Insights

Key Points on the Reorganization/Establishment of State-owned Capital Investment Companies and State-owned Capital Operating Companies

State-owned enterprises (SOEs) are playing a significant role in Chinese economy. SOEs claimed 75% (83 companies) of the 110 Chinese companies on the list of Fortune Global 500 in 2016. However, SOEs are usually large but not strong, and have been operating without a clear line between the functions of the government and enterprises. These problems have been significantly impeding SOEs' efficiency improvement. Reorganization and establishment of state-owned capital investment companies and state-owned capital operating companies are innovative and experimental initiatives towards the capital management-based approach to enhanced supervision and administration over state-owned assets and the reform of authorized operation mechanism for state-owned capital in this round of SOE reform.

The central government has issued the guidelines for the future direction of reform, yet has not provided any instructions on practices. As state-owned capital investment companies and state-owned capital operating companies are newly-emerging models, there are hardly any successful examples to serve as a perfect reference. Over 100 pilot state-owned capital investment companies and state-owned capital operating companies on the list published by the central government and local governments are taking tentative measures towards reorganization/establishment of state-owned capital investment companies and state-owned capital operating companies. SOE Transformation Initiative Whitepaper (Issue 5): Key Points on the Reorganization/Establishment of State-owned Capital Investment Companies and State-owned Capital Operating Companies has in-depth interpretations on relevant policies and includes questionnaires and face-to-face interviews targeted to the management of pilot state-owned capital investment companies and state-owned capital operating companies, with a purpose of learning about the concerns of pilot companies. Their feedbacks are set forth below:

  • Respondents lack sufficient understanding of the policies related to state-owned capital investment companies and state-owned capital operating companies. 70% of respondents said that they had partly understood the respective functions of state-owned capital investment companies and state-owned capital operating companies, relevant policies and the differences between the two types of companies, while 8% of respondents said they were not clear about such information.
  • About 60% of respondents are pessimistic or neutral about the reform results of state-owned capital investment companies and state-owned capital operating companies.
  • Temasek was established and has been operating successfully due to special political and economic factors under particular historical background. State-owned capital investment companies and state-owned capital operating companies in China can learn from rather than indiscriminately imitating Temasek model. The pilot companies should take the initiative to develop effective operating mechanisms of their own.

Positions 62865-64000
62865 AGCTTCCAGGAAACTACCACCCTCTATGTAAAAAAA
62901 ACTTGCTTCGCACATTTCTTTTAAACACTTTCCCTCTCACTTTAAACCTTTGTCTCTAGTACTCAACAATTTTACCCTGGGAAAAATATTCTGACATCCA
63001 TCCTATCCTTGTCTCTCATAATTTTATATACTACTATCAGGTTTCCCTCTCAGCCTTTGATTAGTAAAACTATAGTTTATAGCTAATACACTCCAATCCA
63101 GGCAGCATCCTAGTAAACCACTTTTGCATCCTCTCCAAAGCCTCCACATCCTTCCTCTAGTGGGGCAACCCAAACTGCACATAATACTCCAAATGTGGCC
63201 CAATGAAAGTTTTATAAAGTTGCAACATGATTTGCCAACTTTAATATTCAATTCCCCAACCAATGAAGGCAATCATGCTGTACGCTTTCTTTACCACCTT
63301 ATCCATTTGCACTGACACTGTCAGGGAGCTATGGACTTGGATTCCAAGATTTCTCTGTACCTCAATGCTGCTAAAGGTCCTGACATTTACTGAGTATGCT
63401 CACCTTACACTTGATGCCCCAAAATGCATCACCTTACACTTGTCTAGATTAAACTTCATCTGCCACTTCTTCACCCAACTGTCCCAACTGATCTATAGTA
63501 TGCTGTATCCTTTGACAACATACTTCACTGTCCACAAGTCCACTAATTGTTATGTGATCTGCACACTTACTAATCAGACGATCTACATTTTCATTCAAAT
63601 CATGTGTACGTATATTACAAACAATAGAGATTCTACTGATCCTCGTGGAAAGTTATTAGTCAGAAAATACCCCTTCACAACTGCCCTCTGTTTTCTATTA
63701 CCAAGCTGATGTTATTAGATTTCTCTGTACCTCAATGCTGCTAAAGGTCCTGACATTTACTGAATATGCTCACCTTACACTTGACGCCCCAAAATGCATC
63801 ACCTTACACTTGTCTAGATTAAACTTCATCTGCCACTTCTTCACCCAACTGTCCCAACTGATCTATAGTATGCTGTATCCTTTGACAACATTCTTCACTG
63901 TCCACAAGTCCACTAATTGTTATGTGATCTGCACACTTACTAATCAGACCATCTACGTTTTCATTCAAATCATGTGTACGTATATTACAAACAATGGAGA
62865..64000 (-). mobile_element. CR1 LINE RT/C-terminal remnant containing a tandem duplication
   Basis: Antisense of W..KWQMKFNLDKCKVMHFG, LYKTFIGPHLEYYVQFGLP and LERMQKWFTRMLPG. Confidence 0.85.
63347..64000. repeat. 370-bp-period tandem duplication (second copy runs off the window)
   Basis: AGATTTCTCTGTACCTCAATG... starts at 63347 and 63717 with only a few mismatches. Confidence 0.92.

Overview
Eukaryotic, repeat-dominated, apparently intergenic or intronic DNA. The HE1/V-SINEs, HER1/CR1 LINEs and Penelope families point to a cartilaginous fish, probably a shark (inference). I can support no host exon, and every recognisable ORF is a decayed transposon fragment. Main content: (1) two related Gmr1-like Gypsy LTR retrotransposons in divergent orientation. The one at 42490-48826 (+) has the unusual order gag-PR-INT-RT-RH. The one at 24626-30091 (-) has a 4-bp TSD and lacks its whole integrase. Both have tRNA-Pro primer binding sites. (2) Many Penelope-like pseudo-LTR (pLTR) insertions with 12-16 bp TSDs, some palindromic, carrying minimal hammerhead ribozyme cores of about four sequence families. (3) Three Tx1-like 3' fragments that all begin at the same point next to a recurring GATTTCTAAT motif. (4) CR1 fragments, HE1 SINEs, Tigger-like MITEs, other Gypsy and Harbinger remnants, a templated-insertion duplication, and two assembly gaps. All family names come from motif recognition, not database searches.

• Development of core capabilities (including capabilities of financing, risk management and control, fund management and post-investment evaluation) is considered as the toughest challenge of reform for most respondents.
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  • Over 90% of respondents believe that company directors should be engaged and evaluated through a market-based approach rather than following the appointment by the Party and government regulators.
  • State-owned capital investment companies take strategic management and control as the priority model of management and control over funding companies, while state-owned capital operating companies take financial management and control as the priority model of management and control over funding companies. Extreme adoption of management and control models is not recommended, while combination of multiple management and control models is likely to create more effective results.
  • Both the respondent state-owned capital investment companies and state-owned capital operating companies (about 90%) consider risk management and control as the capability to be enhanced most urgently.

Focusing on these challenges, this Whitepaper compares the similarities and differences between state-owned capital investment companies and state-owned capital operating companies, and analyzes the respective functions and the required core capabilities of the two types of companies. The Whitepaper also provides four cases extracted from practices, including the establishment and optimization of legal person governance structure, reshaping of the methods and capabilities concerning the management and control over funding companies, post-investment management transfer and treasurers (fund and capital management), which should be regarded as the key areas in reorganization/establishment of state-owned capital investment companies and state-owned capital operating companies. Finally, the Whitepaper summarizes the key issues of the reorganization/establishment of state-owned capital investment companies and state-owned capital operating companies and provides an outlook for the future reform.

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